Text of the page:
Gut bacterial diversity has been related to a more robust gastrointestinal system and better immunity. Cruciferous vegetables are an excellent alternative for avoiding piles because of this, as well as their high insoluble fiber content.


They are high in fiber, with a raw, medium-sized one (128 grams) containing around 7 grams.

Its’ fiber, like that of many other fiber-rich meals, serves to nourish the good bacteria in your stomach.

Inulin, a kind of soluble fiber found in artichokes, was found to boost the quantity of good gut bacteria such as Bifid bacteria and Lactobacilli in two human investigations.

By keeping your stomach healthy and regular, you may be able to avoid or lessen the symptoms of piles.

Vegetables with roots

Sweet potatoes, turnips, beets, rutabagas, carrots, and potatoes are substantial and nutritious root vegetables.

They’re high in gut-friendly fiber, with 3–5 grams per serving.

When it comes to tubers, keep in mind that the skin contains a lot of the fiber, so leave it on when you eat them.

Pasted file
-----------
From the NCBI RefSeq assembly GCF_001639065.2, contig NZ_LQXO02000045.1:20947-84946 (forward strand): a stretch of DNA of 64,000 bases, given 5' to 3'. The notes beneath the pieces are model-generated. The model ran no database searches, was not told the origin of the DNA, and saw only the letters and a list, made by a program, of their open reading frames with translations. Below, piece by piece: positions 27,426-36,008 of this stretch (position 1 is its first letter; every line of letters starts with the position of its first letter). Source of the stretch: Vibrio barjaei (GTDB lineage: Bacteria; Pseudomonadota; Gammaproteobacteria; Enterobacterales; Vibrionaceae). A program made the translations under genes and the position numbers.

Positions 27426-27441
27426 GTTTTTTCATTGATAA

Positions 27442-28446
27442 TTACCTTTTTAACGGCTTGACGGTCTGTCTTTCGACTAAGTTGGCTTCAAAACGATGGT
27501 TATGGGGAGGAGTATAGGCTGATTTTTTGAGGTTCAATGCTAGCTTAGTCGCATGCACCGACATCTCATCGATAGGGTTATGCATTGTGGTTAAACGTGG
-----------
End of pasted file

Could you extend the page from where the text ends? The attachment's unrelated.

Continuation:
Furthermore, boiled and cooled white potatoes contain resistant starch, a kind of carbohydrate that passes through your digestive tract undigested. It, like soluble fiber, aids in the feeding of your beneficial gut flora.

Because it relieves constipation, it may help with piles symptoms.


Squash adds color and fiber to your dinner plate from summer to winter.

Yellow squash, zucchini, acorn squash, butternut squash, and pumpkin are just a few examples.

Acorn squash is the most fibrous of the group, with 9 grams of this hemorrhoid-fighting vitamin per cup (205 grams) of roasted cubes.

To keep your digestive tract flowing and prevent piles, eat squash roasted, sautéed, or boiled.

Peppers (bell)

Bell pepper is another excellent veggie for preventing piles.

Nearly 2 grams of fiber are included in each cup (92 grams) of sliced mild peppers.

This, together with fiber, makes it simpler to pass your faces and reduces straining.


Celery, like bell peppers, has a lot of water as well as fiber. This helps to soften your stools and reduces the need for straining.